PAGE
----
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12 October 201716:09

Foreign Minister Sergey Lavrov’s remarks and answers to media questions at a news conference following talks with Burundian Minister of External Relations and International Cooperation Alain Aime Nyamitwe, Moscow, October 12, 2017

1925-12-10-2017

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Ladies and gentlemen,

We had very good and productive talks.

We pointed to the strengthening of relations between the Russian Federation and the Republic of Burundi in all areas.

We reaffirmed our resolve to continue to promote our political dialogue, to build up our trade, economic and investment cooperation and cultural exchanges, together with improving the legal framework of our relations.

We highly assessed the efforts to prepare a number of joint investment and economic projects. We continue preparations for the implementation of several mutually beneficial projects in industry, mining and banking. We have agreed to help our business communities to develop direct contacts, including by using such venues as the St Petersburg International Economic Forum (SPIEF). A delegation led by Burundi’s Second Vice-President Joseph Butore took part in two forums. This year, Second Vice-President Joseph Butore travelled not only to St Petersburg but also to Mordovia and Tatarstan. Companies from these Russian regions are actively working with their Burundian partners and have created several interesting joint ventures.

We have a positive view on our military and technical cooperation, which has a good history. We are discussing possible measures to develop this cooperation further. I would like to point out that some of the Russian universities train personnel for the Burundian army, police and security services.

At the same time, we also train civilian professionals for Burundi. Over the whole period of our cooperation, 4,500 Burundians received university education at the Soviet Union and then Russia. Over the past two years, we increased the education quota for our Burundian friends so now we allocate 40 scholarships to them. By the way, in a few days from now, 12 Burundian diplomats will come to Moscow for two weeks of onsite training at the Foreign Ministry’s Diplomatic Academy. It is a relatively new practice for us, but we will develop it not only in relations with Burundi and other African countries, but also with our partners from other parts of the world.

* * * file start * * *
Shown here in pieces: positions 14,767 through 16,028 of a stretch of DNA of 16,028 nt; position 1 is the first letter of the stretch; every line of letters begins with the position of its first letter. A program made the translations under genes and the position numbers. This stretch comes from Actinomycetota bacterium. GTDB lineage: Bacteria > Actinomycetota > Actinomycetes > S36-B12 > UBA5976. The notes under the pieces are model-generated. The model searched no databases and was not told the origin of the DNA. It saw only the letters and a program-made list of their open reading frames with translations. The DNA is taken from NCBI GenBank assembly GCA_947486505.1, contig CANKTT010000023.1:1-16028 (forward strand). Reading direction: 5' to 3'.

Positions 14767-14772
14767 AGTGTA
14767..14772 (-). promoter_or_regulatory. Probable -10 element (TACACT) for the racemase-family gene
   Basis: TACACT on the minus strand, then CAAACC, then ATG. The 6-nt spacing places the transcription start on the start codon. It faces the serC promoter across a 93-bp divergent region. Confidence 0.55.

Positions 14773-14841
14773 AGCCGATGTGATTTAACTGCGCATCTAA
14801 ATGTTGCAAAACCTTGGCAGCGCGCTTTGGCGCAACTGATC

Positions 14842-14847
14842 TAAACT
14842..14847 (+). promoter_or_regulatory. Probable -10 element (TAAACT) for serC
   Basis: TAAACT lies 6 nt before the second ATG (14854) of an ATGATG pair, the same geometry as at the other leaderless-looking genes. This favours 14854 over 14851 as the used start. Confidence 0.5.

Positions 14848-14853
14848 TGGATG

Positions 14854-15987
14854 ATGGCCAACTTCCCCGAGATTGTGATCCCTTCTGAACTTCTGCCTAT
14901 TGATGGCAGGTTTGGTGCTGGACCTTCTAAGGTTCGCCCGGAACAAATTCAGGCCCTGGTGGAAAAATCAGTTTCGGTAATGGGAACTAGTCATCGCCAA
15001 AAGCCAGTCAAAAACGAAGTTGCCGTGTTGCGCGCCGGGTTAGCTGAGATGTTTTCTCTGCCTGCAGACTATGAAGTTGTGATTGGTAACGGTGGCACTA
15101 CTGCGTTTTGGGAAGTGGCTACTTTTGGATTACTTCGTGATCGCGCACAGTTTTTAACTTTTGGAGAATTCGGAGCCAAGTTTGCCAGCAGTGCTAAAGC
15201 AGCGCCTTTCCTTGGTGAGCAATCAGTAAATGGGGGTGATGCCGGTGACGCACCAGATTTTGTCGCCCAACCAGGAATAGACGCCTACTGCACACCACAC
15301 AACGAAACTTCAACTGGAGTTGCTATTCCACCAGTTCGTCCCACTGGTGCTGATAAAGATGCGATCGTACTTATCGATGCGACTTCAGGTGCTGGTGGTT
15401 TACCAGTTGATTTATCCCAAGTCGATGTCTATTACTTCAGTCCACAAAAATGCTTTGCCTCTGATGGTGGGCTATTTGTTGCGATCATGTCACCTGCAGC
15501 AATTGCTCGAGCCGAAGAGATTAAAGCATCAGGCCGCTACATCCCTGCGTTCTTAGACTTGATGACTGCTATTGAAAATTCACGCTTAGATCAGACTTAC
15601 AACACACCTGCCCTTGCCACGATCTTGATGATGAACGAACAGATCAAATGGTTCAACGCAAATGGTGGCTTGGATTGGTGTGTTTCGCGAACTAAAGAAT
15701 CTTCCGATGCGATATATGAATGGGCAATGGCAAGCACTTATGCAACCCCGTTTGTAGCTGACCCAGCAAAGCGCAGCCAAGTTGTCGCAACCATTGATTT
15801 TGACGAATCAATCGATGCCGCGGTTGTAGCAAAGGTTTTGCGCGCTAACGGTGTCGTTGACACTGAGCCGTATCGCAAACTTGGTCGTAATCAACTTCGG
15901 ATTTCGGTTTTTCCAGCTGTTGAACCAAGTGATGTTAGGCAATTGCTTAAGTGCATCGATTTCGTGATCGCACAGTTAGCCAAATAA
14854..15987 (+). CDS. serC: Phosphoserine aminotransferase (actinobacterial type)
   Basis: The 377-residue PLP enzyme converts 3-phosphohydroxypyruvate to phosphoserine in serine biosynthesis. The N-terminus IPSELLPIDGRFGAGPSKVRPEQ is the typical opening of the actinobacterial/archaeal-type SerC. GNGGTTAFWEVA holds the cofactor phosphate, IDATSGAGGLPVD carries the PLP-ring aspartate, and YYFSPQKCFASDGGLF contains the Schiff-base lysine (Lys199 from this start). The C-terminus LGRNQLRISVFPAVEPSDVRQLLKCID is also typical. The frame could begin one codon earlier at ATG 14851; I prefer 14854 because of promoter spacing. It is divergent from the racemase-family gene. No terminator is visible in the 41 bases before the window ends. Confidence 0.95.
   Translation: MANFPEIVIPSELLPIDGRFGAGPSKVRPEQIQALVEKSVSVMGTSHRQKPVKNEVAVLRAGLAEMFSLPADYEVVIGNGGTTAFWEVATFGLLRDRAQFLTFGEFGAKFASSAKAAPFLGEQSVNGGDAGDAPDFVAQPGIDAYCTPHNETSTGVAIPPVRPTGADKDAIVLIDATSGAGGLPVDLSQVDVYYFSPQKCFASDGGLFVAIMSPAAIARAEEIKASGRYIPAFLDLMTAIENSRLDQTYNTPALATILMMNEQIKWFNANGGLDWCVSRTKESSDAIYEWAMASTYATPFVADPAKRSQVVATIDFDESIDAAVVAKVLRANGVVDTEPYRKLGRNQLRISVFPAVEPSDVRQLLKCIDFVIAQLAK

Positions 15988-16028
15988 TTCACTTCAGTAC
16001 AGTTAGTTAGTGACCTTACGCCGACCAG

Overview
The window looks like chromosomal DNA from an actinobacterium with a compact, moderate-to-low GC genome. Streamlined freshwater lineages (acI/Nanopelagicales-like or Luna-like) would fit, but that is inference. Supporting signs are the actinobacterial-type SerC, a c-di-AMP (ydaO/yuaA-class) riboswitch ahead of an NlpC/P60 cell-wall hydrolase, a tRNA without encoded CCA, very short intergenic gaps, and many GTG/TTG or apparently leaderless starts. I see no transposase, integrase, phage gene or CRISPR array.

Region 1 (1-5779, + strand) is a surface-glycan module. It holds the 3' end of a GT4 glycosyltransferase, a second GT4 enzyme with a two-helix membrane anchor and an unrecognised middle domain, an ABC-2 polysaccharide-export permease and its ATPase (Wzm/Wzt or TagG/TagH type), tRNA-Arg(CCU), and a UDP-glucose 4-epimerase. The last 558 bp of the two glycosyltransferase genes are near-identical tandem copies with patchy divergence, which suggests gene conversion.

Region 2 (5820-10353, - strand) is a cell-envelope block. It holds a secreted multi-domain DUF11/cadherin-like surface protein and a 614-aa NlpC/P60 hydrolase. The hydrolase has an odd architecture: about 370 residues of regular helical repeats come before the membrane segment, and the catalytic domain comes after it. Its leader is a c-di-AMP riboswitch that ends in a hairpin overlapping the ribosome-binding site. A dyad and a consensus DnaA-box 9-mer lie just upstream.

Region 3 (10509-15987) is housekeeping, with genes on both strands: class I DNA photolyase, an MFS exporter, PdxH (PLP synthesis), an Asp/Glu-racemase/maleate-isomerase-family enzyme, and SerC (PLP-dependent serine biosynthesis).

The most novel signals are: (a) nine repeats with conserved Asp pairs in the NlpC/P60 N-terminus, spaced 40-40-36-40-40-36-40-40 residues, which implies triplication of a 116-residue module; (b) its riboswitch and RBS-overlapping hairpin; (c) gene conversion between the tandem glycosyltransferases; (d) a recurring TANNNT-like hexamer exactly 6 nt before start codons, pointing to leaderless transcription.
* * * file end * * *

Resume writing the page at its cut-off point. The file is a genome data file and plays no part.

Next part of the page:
Minister of External Relations and International Cooperation Alain Aime Nyamitwe updated us on the efforts they are taking to settle domestic problems through a constructive dialogue involving all political forces. We wholeheartedly support this position. We are ready to provide assistance in order to contribute to the efforts that are being taken by the international community towards this end, including at the UN, the African Union as well as the East African Community. 

We also discussed other important issues of the regional and international agenda. We see eye to eye on the need to build state-to-state communication strictly on the basis of the UN Charter. We are also in favour of all international players taking into account the cultural and civilisational diversity of the modern world, so that everyone respects peoples’ right to determine their own future.

We are very closely cooperating in the UN. We are grateful to Burundi for its continued support of Russian initiatives, understanding and taking into account Russia’s approaches and positions in its practical actions. We touched upon the UN reform. Discussions on this topic continue. Our main position is that underrepresentation of developing countries is the key problem. We want any expansion of the UN Security Council first to take into account the need to replenish its ranks with the countries of Asia, Africa and Latin America.

Our friends and colleagues made a very detailed review of the state of affairs in the hot spots and in the whole on the African continent. Particular focus was on the situation in the Democratic Republic of the Congo and in the Great Lakes region, the Central African Republic, South Sudan, Somalia, and other countries. We believe that resolving the problems facing the continent calls for an integrated approach, which implies coordinated actions of the Africans themselves with the support of the international community.